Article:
While the substrate formed in accordance with FIGS. 5 a5 e typically employs a silicon oxide dielectric layer, in other embodiments the dielectric layer 54 may be formed of a different material. In accordance with one preferred alternative, the dielectric layer is formed of a dielectric material that can provide a crystal lattice mismatch which will apply strain in an amount similar to the strain applied by SiGe, thus allowing the dielectric material to impart strain to the strained silicon layer. Examples of dielectrics that may be used for this purpose include DyScO3 and GdScO3.

Accordingly an SOI substrate in accordance with embodiments of the invention may be implemented in a number of manners. In general terms, SOI substrates in accordance with embodiments of the invention comprise a strained silicon layer sandwiched between a dielectric layer and a silicon germanium layer.

A process flow encompassing the formation of an SOI substrate in accordance with the embodiment of FIGS. 5 a5 e and alternative embodiment is shown in FIG. 7. Initially a layer of silicon germanium is grown in a first substrate (90). A layer of strained silicon is then grown on the silicon germanium layer (92), and hydrogen is implanted into the silicon germanium to create a hydrogen implanted layer (94). The strained silicon layer is then bonded to a dielectric layer of a second substrate (96), and the silicon germanium layer is fractured at the hydrogen implanted layer (98). The fractured portion is removed (100), and the surface of the silicon germanium layer is planarized (102).

FIGS. 6 a6 i show structures formed during fabrication of a strained silicon SOI MOSFET in accordance with a preferred embodiment of the invention. FIG. 6 a shows an SOI substrate such as the one fabricated in accordance with FIGS. 5 a5 e. The substrate is comprised of a semiconductor layer 64 having an overlying dielectric layer 62. A strained silicon layer 60 overlies the dielectric layer 62, and a silicon germanium layer 54 overlies the strained silicon layer 60.

FIG. 6 b shows the structure of FIG. 6 a after formation of shallow trench isolations 66 in the silicon germanium 54 and strained silicon 60 layers, followed by formation of a protective oxide layer 68 over the silicon germanium layer 54. The shallow trench isolations 66 define an active region of the substrate in which a MOSFET will be formed. The shallow trench isolations 66 may be formed by forming trenches in the silicon germanium and strained silicon layers, performing a brief thermal oxidation, and then depositing a layer of silicon oxide to a thickness that is sufficient to fill the trenches, such as by low pressure CVD (LPCVD) TEOS or atmospheric pressure ozone TEOS. The silicon oxide layer is then densified and planarized such as by chemical mechanical polishing or an etch back process. In accordance with one preferred alternative, the shallow trench isolations are comprised of an oxide trench liner and a silicon carbide bulk fill material. The silicon carbide bulk fill material has high thermal conductivity and provides dissipation of heat generated in the active regions.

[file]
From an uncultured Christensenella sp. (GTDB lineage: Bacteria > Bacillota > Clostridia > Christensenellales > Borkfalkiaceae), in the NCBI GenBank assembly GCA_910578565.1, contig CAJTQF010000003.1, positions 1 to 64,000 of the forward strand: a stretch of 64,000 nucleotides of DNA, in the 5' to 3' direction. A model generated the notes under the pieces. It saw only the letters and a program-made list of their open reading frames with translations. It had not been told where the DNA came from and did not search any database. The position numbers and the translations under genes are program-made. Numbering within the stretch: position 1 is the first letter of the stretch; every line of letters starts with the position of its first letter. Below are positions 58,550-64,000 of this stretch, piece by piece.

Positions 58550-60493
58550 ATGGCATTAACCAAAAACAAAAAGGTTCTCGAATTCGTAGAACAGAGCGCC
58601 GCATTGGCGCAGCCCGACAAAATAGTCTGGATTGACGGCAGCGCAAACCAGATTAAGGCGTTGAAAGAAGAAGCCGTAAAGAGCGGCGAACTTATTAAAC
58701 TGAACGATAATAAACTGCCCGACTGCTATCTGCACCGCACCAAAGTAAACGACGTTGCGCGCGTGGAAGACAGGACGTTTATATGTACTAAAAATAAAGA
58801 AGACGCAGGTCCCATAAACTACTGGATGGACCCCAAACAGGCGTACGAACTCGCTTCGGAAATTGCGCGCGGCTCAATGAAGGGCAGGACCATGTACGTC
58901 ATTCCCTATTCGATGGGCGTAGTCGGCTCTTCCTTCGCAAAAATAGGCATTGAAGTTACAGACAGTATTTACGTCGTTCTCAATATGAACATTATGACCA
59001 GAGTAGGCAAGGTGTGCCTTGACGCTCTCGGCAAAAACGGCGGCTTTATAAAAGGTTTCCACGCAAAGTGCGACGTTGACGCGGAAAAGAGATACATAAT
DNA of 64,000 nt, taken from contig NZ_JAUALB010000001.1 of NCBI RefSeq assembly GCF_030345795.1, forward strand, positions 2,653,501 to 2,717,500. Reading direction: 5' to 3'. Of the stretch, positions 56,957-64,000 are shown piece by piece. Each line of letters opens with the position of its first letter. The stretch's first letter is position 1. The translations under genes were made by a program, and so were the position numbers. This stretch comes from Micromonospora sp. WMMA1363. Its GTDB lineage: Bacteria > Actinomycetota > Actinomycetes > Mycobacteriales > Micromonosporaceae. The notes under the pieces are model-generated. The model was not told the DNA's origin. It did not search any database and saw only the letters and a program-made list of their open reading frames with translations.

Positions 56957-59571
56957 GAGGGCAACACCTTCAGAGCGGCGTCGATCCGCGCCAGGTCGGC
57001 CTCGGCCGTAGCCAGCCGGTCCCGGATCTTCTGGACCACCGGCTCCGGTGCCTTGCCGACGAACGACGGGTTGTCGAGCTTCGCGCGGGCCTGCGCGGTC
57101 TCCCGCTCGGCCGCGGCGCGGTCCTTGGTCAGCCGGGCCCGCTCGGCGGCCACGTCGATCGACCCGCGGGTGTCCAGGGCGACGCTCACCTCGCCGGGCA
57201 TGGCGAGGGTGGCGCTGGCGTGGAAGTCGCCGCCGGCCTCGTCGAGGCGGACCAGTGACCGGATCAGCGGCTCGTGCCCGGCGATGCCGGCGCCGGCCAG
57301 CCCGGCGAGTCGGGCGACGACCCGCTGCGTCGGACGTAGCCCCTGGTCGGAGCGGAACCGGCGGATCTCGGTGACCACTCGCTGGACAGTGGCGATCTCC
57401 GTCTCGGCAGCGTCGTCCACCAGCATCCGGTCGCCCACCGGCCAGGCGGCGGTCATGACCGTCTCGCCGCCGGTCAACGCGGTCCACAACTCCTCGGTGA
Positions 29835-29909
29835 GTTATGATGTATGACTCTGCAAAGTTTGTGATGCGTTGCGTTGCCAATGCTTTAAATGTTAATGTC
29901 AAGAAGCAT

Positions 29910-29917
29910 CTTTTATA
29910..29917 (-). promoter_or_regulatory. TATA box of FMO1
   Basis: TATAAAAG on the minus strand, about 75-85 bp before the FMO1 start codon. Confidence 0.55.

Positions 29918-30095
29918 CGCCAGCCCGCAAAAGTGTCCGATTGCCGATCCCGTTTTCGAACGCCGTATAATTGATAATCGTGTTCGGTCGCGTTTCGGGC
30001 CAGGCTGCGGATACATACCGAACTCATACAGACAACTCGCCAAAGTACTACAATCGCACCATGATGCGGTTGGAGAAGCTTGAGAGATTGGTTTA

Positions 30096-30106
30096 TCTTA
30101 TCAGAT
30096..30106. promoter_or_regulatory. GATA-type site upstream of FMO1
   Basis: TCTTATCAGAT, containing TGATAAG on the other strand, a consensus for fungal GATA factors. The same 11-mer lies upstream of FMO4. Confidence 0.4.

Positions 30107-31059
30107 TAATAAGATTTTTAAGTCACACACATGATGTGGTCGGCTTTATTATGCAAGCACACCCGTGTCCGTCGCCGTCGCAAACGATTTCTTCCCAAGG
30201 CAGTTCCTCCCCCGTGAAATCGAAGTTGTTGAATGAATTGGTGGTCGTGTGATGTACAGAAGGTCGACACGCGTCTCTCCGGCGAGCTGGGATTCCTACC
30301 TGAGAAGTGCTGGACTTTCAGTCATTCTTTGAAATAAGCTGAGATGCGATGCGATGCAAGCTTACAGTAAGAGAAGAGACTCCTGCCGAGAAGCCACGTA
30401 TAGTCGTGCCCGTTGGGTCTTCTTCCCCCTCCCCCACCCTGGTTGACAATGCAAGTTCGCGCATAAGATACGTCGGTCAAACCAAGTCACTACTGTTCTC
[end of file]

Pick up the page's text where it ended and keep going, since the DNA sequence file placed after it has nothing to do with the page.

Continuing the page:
The protective oxide layer 68 may be grown by oxidizing the silicon germanium layer 54. During oxidation, germanium from the silicon germanium layer 54 segregates at the boundary of the oxide 68 with the silicon germanium layer 54, leaving a silicon oxide layer.

FIG. 6 c shows the structure of FIG. 6 b after formation of a sacrificial dummy gate 70 on the protective oxide 68 in the center of the active region defined by the shallow trench isolations 66. In the preferred embodiment the dummy gate 70 is patterned from a layer of polysilicon. However, a variety of other sacrificial materials such as amorphous carbon may be used for the dummy gate.